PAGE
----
Is our much-touted Zen “not knowing” actually and truly humility, or is it a not-knowing that reserves enough discrimination to still kind of know that it’s the best way to be? Some recent study of mine has really brought this question home, and I’d like to share it if in somewhat roundabout a way.
I know very little about the San-chieh chiao (Sanjie Jiao) — the “Three Stages Sect” — apparently a radical Buddhist sect that flourished in China in the sixth and seventh centuries before disappearing from the historical record. The main piece of information, in fact, that I’ve acquired about it in my studies is that we don’t really know what it was or why it vanished.
The dominant story about it, though, is an interesting one whether or not it’s accurate. In that version, the sect embraced extremely radical teachings and established something called the “Inexhaustible Treasuries” — a kind of dana orgy which, in Gernet’s telling, drove people to bring literal cartloads of cash to monasteries for the Sangha and for distribution to the poor. For these radical teachings and their popular power, the sect was persecuted and destroyed by secular and Buddhist authorities both. Again, I’m not up on the scholarship by any means (although I have heard that the relationship between the institution of the Inexhaustible Treasuries and the Sanjie Jiao has been called seriously into question), and the only reading I’ve done on the sect are the couple of essays in the extremely interesting and likely outdated collection Chinese Buddhist Apocrypha, particularly one by Mark Edward Lewis that summarizes his take on their doctrine in the course of laying out his view on the causes of their suppression.
As Lewis sees it, the sect took the pervasive Chinese Buddhist notion of the decline of the Dharma (known to many of us by it’s Japanese rendering mappō) to a logical if wild conclusion. Given the total degeneration of the Dharma, the total absence of awakened discernment in this late and decadent age (around 600 AD!), how could any of us know the true from the false, the enlightened from the deluded, the truth from heresy, Buddhas from ordinary beings? Since this is so — that in this last age we are truly in no position to judge — the safest and most sound bet is to take everything as true and everyone as Buddha. It follows too that we should literally say nothing and take no views except this view that all discernment is false.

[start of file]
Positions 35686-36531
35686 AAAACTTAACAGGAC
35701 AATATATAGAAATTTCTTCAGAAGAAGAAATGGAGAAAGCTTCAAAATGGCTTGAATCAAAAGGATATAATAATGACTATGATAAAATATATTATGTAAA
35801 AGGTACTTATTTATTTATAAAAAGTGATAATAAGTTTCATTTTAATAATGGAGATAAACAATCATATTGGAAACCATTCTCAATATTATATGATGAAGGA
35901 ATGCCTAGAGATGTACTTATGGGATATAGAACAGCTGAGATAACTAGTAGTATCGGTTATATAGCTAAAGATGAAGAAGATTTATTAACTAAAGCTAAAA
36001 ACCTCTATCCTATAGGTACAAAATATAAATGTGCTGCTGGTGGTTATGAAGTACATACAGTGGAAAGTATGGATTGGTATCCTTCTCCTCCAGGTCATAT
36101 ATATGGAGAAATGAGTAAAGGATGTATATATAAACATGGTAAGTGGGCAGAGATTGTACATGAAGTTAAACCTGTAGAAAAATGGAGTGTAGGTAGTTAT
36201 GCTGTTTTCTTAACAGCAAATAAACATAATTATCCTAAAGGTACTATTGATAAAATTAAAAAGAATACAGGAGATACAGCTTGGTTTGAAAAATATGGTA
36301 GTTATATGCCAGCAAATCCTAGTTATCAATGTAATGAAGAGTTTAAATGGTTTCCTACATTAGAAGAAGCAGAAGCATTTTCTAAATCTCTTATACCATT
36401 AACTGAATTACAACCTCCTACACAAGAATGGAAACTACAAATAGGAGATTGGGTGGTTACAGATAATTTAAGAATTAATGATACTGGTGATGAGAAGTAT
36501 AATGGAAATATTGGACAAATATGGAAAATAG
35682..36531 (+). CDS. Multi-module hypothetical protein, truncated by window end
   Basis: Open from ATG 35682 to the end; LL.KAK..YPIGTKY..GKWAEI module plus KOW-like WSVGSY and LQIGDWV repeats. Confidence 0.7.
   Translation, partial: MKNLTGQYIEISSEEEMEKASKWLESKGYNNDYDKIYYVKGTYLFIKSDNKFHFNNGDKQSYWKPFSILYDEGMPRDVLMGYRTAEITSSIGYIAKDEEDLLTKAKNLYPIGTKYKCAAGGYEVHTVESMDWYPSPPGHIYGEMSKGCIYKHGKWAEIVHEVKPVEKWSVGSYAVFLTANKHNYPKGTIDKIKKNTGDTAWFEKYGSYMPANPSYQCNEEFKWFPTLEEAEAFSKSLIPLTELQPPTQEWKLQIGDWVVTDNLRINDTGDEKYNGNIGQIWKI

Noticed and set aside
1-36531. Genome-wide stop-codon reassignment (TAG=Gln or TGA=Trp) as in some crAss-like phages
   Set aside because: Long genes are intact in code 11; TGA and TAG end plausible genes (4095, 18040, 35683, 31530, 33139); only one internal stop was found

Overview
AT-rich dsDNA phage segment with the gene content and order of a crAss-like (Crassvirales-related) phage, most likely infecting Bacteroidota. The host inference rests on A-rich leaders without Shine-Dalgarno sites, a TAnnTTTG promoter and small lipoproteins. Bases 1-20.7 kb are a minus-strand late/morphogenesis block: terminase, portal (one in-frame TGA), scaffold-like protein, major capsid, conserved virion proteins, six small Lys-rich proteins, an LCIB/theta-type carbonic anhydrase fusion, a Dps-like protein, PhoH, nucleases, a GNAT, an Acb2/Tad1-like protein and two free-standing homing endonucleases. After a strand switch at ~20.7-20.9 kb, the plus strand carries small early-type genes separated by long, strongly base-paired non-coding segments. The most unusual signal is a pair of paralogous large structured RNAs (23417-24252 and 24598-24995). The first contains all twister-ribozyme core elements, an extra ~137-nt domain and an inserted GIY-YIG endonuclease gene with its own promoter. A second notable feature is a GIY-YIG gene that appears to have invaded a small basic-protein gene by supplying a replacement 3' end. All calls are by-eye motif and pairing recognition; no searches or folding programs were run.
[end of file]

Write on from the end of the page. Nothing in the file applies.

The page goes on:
This was a totally ecumenical approach — non-Buddhist teachings and even demonic ones were all to be taken as true. It was also profoundly bodhisattvic: like the Bodhisattva “Never Disparages” of the Lotus Sutra (best known to Zen students by the hit single he inspired), all beings are to be simply taken as Buddha. Because who can really know they’re not?
This is of course fraught. As is often the problem in the Buddhadharma, this “no view” does pretty much amount to a view, just as the “no right way” amounts to a “right way,” etc., and for Lewis the Sanjie Jiao was by no means immune to this. (For example, it’s hard to compute their stated radical inclusion of all doctrines with their scathing critiques of Buddhist approaches that dared to distinguish true from false doctrines.) It’s also based on a grim view of the state of the Dharma that, while many of us may relate (“no Zen in the West,” anyone?), is by all measures extreme.
But the invitation to the profound humility underlying this logic of “no discrimination” stands out to me quite powerfully. Zen is a lot about confidence in our Buddha Nature, unshakeable faith in the ground of our life as it is, and the deep freedom that comes of that to fully and fearlessly express the conditioned arising self we are right now. I’ve often felt and said that humility can get sort of drowned out by that project. Humility is present, to be sure — as anyone whose been destroyed by a period of zazen knows well! — but it’s background. Contrasted with approaches that place humility front and center, as root and limbs — Catholic monasticism or Japanese Pure Land Buddhism come to mind — we Zen folks can seem, well, a little puffed up.
It’s arrogant of course to say so (… or is it humble, in that I’m a Zen creep like the next?). The truth is that despite some habits of No Zen posts, what we “do wrong” isn’t really my point.
It’s just that I’m appreciating that call to a more radical humility that’s based on real not-knowing. Can my “don’t know mind” — the one that really, really doesn’t know anything at all — manifest as complete humility, full acceptance of all wholesome teachings, unambivalent reverence for all others?
Or does my version of “don’t know” instead contract to something like “and you don’t know either,” leaving open the possibility that I’ve still got a better angle than you?